In the opinion of many, Turkey must restore the rule of law, release still-detained magistrates and journalists, and lawyers, restore the rights of teachers and magistrates ( judges and prosecutors) who have resigned from July 2016, restore freedom of press and information, end the state of emergency and fully implement the European Convention on Human Rights.



Artur Wierzbicki

President of Human Rights Commission, FBE

President of Human Rights Commission, OIRP Poznan

“Democracy in the EU » 4th International colloquium – Brussels, 26-27 November 2018

The theme of the 2018 colloquium was “Democracy in the EU« .

The Opening Speech at the Annual Colloquium on Fundamental Rights in Brussels/Belgium  was done by Mr  Frans Timmermans, First Vice-President of the European Commission.

In some words he presented the main subject as a fundamental right and the rule of law, one of three pillars which shall forever anchor the European Union. He wished the participants great discussions to highlight the role of political parties, civil society, organizations, platforms and other stakeholders in mobilizing citizens. I was one of them.

The Colloquium  aimed to reaffirm that Democracy is a central value common to the European Union and all its Member States, and  looked at how to renew democratic engagement within the European Union and the European societies. This debate was timely also in the context of the upcoming European elections and on the occasion of the seventieth anniversary of the Universal Declaration of Human Rights.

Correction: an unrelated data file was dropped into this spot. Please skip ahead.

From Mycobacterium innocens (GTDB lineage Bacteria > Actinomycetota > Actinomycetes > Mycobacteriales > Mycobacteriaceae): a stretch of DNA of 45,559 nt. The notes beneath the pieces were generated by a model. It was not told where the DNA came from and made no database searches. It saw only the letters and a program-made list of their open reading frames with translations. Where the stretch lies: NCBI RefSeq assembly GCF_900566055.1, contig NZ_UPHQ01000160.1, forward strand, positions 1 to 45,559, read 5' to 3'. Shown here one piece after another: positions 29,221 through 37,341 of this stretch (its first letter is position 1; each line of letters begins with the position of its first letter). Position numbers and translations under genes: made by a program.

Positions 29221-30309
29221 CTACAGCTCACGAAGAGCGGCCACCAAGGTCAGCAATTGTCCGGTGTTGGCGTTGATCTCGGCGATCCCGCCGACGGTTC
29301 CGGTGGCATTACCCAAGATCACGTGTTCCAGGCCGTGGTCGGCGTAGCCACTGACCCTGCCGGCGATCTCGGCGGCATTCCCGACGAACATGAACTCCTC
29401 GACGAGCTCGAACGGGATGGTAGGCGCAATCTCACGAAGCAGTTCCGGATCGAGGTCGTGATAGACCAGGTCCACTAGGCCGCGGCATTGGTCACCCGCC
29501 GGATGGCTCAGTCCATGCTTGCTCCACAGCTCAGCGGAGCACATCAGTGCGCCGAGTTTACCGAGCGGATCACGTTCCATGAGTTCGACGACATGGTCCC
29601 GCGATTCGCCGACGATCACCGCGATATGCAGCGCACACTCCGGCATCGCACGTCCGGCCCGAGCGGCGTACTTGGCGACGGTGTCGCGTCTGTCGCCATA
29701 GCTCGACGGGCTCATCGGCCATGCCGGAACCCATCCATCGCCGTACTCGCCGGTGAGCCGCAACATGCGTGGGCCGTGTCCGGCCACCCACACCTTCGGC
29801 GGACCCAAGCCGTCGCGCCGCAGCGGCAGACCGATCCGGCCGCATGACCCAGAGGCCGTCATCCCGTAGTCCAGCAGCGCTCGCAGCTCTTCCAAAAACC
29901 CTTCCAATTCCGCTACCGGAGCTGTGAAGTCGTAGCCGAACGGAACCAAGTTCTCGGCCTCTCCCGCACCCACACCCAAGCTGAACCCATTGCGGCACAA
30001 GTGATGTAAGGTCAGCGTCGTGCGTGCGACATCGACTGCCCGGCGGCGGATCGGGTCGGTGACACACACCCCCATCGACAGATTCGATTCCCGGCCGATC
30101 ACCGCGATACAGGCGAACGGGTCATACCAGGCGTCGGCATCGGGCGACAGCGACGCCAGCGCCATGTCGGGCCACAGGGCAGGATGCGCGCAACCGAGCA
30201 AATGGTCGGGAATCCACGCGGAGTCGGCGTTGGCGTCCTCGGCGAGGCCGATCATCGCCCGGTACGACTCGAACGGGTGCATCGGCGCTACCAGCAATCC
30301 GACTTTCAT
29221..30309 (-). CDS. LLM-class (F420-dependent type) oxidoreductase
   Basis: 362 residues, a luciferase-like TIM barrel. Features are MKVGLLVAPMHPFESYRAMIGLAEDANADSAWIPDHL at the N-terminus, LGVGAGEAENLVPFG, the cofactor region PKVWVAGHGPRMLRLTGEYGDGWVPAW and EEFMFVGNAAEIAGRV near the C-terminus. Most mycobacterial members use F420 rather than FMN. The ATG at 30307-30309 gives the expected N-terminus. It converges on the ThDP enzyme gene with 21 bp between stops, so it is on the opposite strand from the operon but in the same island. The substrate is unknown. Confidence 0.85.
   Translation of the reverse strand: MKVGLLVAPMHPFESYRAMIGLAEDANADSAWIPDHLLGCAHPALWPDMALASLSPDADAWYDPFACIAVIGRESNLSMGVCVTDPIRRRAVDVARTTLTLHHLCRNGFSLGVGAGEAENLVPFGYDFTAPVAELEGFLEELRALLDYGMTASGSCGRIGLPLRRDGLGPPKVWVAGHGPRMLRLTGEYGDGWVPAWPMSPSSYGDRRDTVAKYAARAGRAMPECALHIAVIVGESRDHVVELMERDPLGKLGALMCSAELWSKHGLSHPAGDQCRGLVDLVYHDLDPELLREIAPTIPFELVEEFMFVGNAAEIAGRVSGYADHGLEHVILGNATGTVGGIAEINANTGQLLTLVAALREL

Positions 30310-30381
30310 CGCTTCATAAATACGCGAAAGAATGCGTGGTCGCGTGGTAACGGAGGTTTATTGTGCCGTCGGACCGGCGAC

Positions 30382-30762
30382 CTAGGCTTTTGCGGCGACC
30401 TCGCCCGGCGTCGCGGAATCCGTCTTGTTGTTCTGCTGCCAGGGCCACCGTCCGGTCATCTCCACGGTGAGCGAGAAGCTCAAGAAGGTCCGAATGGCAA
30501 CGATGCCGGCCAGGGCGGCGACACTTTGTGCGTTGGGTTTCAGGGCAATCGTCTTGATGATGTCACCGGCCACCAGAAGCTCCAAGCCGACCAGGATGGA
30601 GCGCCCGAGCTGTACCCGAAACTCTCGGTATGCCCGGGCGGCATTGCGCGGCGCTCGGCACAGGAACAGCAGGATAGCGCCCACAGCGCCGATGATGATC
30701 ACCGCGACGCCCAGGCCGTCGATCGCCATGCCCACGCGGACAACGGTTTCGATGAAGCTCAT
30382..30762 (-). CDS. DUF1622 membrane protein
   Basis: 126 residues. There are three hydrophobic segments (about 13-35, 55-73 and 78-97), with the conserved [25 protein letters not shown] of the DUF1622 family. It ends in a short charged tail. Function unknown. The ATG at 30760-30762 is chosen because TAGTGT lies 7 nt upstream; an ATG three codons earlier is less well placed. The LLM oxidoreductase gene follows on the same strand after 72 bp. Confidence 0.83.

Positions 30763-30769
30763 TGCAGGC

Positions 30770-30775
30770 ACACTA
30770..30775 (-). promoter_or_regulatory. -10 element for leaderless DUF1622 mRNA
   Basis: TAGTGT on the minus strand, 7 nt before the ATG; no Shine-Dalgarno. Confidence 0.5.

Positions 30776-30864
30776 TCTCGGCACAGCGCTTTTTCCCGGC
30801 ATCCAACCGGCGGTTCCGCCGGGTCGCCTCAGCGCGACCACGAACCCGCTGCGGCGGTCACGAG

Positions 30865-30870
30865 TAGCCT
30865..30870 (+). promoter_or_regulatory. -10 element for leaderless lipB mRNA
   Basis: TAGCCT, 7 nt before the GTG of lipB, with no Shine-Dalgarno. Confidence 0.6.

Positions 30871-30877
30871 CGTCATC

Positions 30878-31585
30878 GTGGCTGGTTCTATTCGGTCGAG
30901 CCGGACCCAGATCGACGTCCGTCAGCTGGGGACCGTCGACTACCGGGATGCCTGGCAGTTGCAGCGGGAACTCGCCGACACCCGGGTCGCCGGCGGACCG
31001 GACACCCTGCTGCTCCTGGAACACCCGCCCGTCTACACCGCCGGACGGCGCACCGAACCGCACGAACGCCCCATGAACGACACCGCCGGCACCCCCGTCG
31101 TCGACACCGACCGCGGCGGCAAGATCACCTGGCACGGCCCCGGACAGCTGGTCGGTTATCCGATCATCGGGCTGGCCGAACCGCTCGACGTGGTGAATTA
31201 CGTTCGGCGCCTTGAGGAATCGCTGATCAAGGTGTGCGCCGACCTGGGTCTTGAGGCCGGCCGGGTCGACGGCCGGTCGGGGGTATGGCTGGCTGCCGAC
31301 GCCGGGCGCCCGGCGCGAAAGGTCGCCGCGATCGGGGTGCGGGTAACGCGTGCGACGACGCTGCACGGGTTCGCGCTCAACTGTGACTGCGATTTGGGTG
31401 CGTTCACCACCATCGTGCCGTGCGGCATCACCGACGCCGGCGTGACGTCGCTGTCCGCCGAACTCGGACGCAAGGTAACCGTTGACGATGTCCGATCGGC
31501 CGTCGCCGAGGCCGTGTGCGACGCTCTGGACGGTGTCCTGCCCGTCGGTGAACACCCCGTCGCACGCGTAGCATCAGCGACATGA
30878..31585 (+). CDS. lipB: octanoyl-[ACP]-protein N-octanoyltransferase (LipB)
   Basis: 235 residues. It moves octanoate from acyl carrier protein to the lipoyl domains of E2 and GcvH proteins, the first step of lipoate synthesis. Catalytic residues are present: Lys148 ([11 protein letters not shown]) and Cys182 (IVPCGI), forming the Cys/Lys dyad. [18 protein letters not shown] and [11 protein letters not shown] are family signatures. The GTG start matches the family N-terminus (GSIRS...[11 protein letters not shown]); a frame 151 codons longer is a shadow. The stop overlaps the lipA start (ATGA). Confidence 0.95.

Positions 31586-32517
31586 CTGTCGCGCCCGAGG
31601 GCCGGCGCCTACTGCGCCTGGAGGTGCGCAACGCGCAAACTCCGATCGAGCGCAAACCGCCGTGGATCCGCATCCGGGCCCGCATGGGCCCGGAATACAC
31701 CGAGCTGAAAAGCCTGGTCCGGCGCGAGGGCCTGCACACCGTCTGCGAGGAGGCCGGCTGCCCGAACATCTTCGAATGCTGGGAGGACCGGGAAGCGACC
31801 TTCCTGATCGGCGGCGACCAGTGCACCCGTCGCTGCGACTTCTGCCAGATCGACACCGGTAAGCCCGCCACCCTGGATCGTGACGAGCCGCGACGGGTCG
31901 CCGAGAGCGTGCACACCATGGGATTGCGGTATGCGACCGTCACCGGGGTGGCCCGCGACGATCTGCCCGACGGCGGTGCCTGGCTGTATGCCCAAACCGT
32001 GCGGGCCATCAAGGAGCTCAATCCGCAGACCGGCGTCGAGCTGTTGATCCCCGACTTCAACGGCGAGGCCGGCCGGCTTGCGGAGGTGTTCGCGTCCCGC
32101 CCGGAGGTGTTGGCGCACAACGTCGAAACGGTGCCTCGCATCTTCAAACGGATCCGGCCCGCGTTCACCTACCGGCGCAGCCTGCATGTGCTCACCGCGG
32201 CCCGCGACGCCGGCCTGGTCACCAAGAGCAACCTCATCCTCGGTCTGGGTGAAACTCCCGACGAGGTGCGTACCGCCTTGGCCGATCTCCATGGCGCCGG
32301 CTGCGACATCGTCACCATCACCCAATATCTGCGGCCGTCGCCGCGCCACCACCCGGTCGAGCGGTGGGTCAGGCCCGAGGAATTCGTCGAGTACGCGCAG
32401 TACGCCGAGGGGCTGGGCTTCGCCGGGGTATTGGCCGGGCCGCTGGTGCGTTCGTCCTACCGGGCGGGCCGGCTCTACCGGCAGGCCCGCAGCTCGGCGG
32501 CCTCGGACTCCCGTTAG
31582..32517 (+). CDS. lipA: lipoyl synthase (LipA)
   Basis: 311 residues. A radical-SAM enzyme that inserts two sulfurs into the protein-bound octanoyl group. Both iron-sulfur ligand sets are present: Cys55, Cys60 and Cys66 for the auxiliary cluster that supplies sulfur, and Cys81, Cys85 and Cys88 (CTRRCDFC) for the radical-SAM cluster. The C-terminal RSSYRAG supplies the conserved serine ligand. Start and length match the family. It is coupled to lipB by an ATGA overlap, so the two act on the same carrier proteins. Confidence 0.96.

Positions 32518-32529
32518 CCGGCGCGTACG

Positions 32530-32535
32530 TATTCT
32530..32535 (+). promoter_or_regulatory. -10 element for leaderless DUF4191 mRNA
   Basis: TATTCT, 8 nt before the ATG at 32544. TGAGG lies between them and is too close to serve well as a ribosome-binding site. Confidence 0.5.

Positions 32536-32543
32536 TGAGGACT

At the Colloquium as well as at the panels and parallel sessions we all  worked together to identify avenues to foster free, open and healthy democratic participation in an era of growing low turnout in elections, populism, digitalisation and threats to civil society.

There were a variety of panels :

  • Resilient and inclusive democracy in Europe
  • A free and strong civil society for a vibrant democracy
  • Free and fair elections and an informed and pluralistic democratic debate.

Of course among participants there was also a great time to discuss one to one some of those topics.

I do recommend to everyone if it would be possible to take part in the next 2019 Annual Colloquium on Fundamental Rights.


Artur Wierzbicki

President FBE Human Rights Commission